Indirect costs of production that may be included in the determination of COGS include:
(a) Repair expenses;
(c) Utilities such as heat, power, and light;
(e) Indirect labor and production supervisory wages including payroll taxes and unemployment benefit payments;
(f) Indirect materials and supplies;
(g) Tools and equipment not capitalized; and
(h) Costs of quality control and inspection.
Indirect costs that may be included in the calculation of COGS depending upon how they are treated on the taxpayer’s financial statements include:
(a) Taxes otherwise taken as a deduction under IRC § 164 (other than state, local and foreign income taxes);
(b) Depreciation reported in financial reports and cost depletion on assets incident to and necessary for production or manufacturing operation or process;
(c) Employee benefits including those otherwise deductible under IRC § 404;
(d) Costs attributable to strikes, rework labor, scrap and spoilage;
(e) Factory administrative expenses;
(f) Officers’ salaries attributable to services performed incident to and necessary for production or manufacturing operations or processes; and
(g) Insurance costs incident to and necessary for production or manufacturing.
The COGS analysis for the retail marijuana business is simpler and the deductions are probably fewer. The retailer will include in COGS the invoice price less trade or other discounts. To this net invoice price should be added transportation or other necessary charges incurred in acquiring possession of the product. Accordingly, freight and service fees associated with the freight fees are added to the COGS calculation. Handling charges are also added. It is unclear whether handling costs of the product once received by the retailer are a component of COGS. They would be under IRC § 263A.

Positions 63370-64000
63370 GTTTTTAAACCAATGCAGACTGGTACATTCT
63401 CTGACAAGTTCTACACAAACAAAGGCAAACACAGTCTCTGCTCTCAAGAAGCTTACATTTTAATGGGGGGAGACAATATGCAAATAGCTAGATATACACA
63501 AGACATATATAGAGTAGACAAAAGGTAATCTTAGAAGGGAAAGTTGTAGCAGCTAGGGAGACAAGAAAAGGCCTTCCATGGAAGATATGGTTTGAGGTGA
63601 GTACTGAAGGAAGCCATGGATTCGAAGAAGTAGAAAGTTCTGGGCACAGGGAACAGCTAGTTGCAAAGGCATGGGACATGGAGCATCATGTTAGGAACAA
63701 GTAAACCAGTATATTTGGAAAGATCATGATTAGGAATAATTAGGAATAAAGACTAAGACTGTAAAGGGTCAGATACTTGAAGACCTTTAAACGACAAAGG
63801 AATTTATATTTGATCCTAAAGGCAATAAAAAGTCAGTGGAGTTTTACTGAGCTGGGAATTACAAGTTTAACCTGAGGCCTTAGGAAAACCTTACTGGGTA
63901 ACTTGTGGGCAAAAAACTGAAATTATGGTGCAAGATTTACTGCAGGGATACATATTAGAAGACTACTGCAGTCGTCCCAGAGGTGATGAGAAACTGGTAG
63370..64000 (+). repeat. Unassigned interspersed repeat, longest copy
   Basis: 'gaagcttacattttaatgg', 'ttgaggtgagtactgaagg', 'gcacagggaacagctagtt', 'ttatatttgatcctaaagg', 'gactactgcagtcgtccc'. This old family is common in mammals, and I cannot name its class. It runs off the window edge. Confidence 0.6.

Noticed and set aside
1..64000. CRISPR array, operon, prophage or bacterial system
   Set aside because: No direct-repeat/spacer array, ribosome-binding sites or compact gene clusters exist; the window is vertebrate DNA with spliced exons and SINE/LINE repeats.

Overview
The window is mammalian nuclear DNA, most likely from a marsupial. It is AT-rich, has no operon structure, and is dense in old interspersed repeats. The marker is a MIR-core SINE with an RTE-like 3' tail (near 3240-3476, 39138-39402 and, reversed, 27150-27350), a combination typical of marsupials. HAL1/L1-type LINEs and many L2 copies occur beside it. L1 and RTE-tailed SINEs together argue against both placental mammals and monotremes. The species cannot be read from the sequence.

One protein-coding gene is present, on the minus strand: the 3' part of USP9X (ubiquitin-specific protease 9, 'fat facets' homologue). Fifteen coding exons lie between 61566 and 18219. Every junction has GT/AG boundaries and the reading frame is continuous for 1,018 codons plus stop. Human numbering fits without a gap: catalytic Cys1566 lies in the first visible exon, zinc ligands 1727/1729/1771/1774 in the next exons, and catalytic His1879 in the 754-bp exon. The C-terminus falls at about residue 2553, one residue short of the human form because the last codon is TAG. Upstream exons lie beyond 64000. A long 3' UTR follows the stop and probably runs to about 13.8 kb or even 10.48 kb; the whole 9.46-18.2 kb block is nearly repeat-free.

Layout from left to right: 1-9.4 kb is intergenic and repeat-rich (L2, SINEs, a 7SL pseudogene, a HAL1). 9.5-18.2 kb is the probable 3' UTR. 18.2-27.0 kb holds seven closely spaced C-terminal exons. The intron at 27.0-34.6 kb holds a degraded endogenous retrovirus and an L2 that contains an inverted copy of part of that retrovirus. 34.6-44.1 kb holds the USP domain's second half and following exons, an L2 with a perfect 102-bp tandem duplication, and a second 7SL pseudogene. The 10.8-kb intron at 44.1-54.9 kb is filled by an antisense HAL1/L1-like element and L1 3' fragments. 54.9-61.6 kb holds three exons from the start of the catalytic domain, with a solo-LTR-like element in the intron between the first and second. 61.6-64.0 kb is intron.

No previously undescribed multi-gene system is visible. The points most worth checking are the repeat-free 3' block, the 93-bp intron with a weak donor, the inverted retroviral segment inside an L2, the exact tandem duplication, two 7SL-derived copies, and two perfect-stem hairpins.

One point that should be clear by now is that the marijuana business person needs to spend the effort to properly account for the items of income and expense in order to maximize the opportunity to capture all expenses that can be attributable to COGS and thereby minimize taxable income. The books and records should be maintained in accordance with Generally Accepted Accounting Principles (“GAAP”), and while this accounting process is more expensive, it should, in the long run, result in more captured COGS expenses and save taxes.
The accounting rules for the marijuana industry are complicated. IRC § 162(a) deductions are not permitted. This means that the marijuana entrepreneur will be paying taxes on cash expended for otherwise deductible business expenses. Income taxes will be paid on more than the net income from the business. This greatly increases the effective tax rate for the business.
Accordingly, real planning and proper accounting for the business operations are both necessary. Please stay tuned for Part Two of this article as I review relevant case law in this area and offer my planning ideas.
General Reference Materials
“Marijuana Business and Section 280E: Potential Pitfalls for Clients and Activists” by Jeffrey Gramlich, Ph.D. and Kimberly Houser, J.D. The Tax Advisor, June 30, 2015.
“IRS Further Limits Deductions For State-legal Marijuana Facilities” by Tony Nitti, Forbes January 24, 2015.
 1.471-11 (c)(2)
 BNA TMP 578 4th “Inventories: General Principles: LIFO Method” @ A-38
The possession, distribution, and manufacturing of marijuana is illegal under federal law, regardless of state law which may, in some jurisdictions, decriminalize such activity under certain circumstances. Penalties for violating federal drug laws are very serious. For example, a conviction on a charge of conspiracy to sell drugs carries a mandatory minimum prison term of five years for a first offense and, depending on the quantity of marijuana involved, the fine for such a conviction could be as high as $10 million. In addition, the federal government may seize, and seek the civil forfeiture of, the real or personal property used to facilitate the sale of marijuana as well as the money or other proceeds from the sale. Although the U.S. Department of Justice has noted that an effective state regulatory system, and a marijuana operation’s compliance with such a system, should be considered in the exercise of investigative and prosecutorial discretion, its authority to prosecute violations of federal law is not diminished by the passage of state laws which may decriminalize such activity. Indeed, due to the federal government’s jurisdiction over interstate commerce, when businesses provide services to marijuana producers, processors or distributors located in multiple states, they potentially face a higher level of scrutiny from federal authorities than do their customers with local operations.